Thursday, March 11, 2010

Simple things that we forget

Create a few simple classes (one extends the other)
   1: class A {
   2:     public String prop_a1 = "property a1";
   3:  
   4:     public String method_a2() {
   5:         return "return from method_a2";
   6:     }
   7: }


   1: class B extends A {
   2:     public String prop_b1 = "property b1";
   3:     public String method_b2() {
   4:         return "return from method_b2";
   5:     }
   6: }

Now test the methods from inheritance chain...


   1: class C {
   2:     public static void main(String [] args) {
   3:         A a = new B(); // this is upcasting
   4:  
   5: System.out.println(a.prop_a1);
   6:         System.out.println(a.method_a2());
   7:  
   8:  
   9:         /**
  10:         ** The following code is compile-time error
  11:         ** System.out.println(a.prop_b1);
  12:         ** System.out.println(a.method_b2());
  13: 
  14:                 C:\Java\test4>javac A.java
  15:                 A.java:24: cannot find symbol
  16:                 symbol : variable prop_b1
  17:                 location: class A
  18:                 System.out.println(a.prop_b1);
  19:                                    ^
  20:                 A.java:25: cannot find symbol
  21:                 symbol : method method_b2()
  22:                 location: class A
  23:                 System.out.println(a.method_b2());
  24:                                    ^
  25:                 2 errors
  26:             **/
  27:  
  28:  
  29:  
  30:  
  31:         B b = new A();
  32:         /**
  33:          ** B b = new A();
  34:          ** The above code is "downcasting" [I stand corrected]
  35:          * C:\Java\test4>javac A.java
  36:                 A.java:45: incompatible types
  37:                 found : A
  38:                 required: B
  39:                 B b = new A();
  40:                 ^
  41:                 1 error
  42:             **/
  43:  
  44:             B b = (B)new A();
  45:                 /**
  46:                   * Casting will compile
  47:                   * But causes a runtime error
  48:                  **/
  49:  
  50:         }
  51: }





 





[Edit]


Looking at the comments below, I feel compelled to write the reason for these snippets of code. In ActionScript 3.0, the following works in standard mode (deferred type checking)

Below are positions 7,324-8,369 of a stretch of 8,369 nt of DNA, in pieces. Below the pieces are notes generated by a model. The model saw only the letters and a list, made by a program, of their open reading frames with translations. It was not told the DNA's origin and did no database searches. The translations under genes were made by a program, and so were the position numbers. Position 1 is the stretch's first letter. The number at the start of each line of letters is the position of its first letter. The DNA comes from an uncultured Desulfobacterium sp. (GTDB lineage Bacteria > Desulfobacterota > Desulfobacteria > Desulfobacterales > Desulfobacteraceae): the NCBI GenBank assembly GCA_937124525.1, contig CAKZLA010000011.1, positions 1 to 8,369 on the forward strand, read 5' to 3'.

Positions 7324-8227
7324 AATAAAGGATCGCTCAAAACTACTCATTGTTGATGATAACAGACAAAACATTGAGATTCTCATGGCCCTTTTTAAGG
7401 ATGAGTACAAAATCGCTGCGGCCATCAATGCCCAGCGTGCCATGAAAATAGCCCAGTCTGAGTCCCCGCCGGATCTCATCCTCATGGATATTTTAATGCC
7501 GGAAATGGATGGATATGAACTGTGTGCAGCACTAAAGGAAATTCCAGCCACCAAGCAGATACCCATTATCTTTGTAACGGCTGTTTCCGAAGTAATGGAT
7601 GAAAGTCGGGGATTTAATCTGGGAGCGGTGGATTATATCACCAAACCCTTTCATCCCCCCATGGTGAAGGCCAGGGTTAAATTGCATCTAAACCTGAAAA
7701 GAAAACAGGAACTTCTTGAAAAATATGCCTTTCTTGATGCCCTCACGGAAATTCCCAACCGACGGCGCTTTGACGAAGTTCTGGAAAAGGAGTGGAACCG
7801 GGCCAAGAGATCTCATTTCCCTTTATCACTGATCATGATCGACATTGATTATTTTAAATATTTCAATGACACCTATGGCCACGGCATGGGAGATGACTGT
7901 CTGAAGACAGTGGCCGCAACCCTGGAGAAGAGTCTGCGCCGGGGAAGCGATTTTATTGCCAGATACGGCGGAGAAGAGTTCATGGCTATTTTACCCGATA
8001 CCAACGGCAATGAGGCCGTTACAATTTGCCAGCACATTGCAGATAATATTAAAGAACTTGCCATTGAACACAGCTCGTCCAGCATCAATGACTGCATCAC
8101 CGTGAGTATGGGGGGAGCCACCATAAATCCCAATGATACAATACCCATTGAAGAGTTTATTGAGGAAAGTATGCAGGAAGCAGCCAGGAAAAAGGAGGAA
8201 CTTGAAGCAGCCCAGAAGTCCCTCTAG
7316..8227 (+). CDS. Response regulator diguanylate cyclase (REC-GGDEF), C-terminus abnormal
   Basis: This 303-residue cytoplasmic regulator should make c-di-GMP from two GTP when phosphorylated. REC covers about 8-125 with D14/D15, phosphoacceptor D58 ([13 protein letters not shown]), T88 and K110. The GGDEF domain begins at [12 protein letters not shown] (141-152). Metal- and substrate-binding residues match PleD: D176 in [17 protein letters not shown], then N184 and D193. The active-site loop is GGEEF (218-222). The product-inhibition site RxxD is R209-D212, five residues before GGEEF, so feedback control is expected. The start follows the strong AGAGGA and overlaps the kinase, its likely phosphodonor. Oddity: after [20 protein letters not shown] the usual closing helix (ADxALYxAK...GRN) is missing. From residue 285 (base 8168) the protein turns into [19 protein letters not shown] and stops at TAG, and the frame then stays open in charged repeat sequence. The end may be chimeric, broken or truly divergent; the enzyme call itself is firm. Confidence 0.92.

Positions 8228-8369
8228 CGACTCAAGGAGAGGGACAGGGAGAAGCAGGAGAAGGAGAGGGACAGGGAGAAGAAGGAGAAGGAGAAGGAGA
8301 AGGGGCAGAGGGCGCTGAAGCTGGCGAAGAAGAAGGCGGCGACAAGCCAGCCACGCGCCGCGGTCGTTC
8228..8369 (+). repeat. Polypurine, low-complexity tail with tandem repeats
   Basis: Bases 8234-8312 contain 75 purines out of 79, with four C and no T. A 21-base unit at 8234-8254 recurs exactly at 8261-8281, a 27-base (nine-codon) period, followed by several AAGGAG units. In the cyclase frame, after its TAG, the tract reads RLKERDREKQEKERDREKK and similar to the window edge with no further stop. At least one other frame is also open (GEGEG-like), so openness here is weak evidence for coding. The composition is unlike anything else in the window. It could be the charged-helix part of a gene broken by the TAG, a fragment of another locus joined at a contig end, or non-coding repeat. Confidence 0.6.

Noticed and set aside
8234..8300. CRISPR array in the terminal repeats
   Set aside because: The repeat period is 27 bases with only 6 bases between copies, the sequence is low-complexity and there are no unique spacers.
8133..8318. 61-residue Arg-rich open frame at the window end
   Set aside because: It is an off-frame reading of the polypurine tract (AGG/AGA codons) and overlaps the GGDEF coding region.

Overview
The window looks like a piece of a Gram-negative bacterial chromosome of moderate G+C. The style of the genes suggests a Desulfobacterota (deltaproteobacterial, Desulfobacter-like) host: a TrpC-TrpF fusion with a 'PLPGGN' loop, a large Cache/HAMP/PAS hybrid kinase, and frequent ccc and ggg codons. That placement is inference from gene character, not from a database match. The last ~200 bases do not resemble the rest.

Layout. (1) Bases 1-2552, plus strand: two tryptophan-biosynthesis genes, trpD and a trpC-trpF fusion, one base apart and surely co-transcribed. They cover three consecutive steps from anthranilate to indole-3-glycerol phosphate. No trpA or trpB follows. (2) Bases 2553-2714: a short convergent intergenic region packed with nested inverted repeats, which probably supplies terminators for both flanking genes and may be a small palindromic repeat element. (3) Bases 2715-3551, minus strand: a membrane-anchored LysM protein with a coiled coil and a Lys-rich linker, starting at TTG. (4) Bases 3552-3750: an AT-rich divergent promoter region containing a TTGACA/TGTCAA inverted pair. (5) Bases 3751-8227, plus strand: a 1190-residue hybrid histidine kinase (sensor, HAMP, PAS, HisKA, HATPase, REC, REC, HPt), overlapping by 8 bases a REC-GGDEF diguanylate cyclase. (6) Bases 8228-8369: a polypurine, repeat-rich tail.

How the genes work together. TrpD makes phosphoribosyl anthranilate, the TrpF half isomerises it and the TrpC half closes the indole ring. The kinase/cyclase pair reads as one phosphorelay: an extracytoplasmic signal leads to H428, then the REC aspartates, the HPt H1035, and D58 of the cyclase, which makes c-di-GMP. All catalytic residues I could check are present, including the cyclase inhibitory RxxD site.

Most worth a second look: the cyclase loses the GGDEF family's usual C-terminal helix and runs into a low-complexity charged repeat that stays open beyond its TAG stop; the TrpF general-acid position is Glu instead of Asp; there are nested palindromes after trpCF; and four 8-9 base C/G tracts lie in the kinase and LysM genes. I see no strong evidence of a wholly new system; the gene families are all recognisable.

1: class ClassBase
   2: {
   3: }

You can subsequently create a subclass of ClassBase named ClassExtender, which has one property named someString, as follows:



   1: class ClassExtender extends ClassBase
   2: {
   3:     var someString:String;
   4: }

and finally:



   1: var myClass:ClassBase = new ClassExtender();
   2: myClass.someString = 
   3: "hello";
   4: // no error in ActionScript 3.0 standard mode

 


[Edit]

Few more: public static void main(String[] args) { int i = 10; Integer I = new Integer(10); System.out.println("I == i : "+ (I == i)); // true System.out.println("I.equals(i) : "+ I.equals(i)); // true long l = 10L; System.out.println("I == l : " + (I == l)); // true Long L = new Long((long)10); System.out.println("I == L : Compiler Error...Incompatible datatypes"); System.out.println("I.equals(L) : " + I.equals(L)); // false }

2 comments:

Arun Kumar Madas said...

Dost, Upcasting is allowed in java.

A a = new B(); is valid
Reason is when you create instance of B, you have memory allocated for all the variables and methods in B along with variables and methods of A (as B extends A).

In this case, a (instance of A) can still point to those references created by the larger instance memory B.

Ideally programmer would want to do A a = (A) new B(); to clarify but this is done automatically. This is upcasting (assining derived class instance to base class).

On the contrary,
B b = new A(); is invalid. Compiler will throw error. The mapping of variables and methods references in A cannot completely full-fill larger object instance b (instance of B) as B itself has some variables and methods which are not instantiated yet (not possible). This is called downcasting (mapping base class instances to derived classes - not allowed)

Just a techie said...

Basic point was that a type A instantiated with B (as you rightly point out is upcasting) cannot use the methods of B. (i.e.
a.method_B();)

..And I stand corrected, which now reflects above.

The other point is;
B b = new A(); // compiler Error
But:
B b = (B) new A(); // passes the compiler, but will cause an error when you try to access any methods.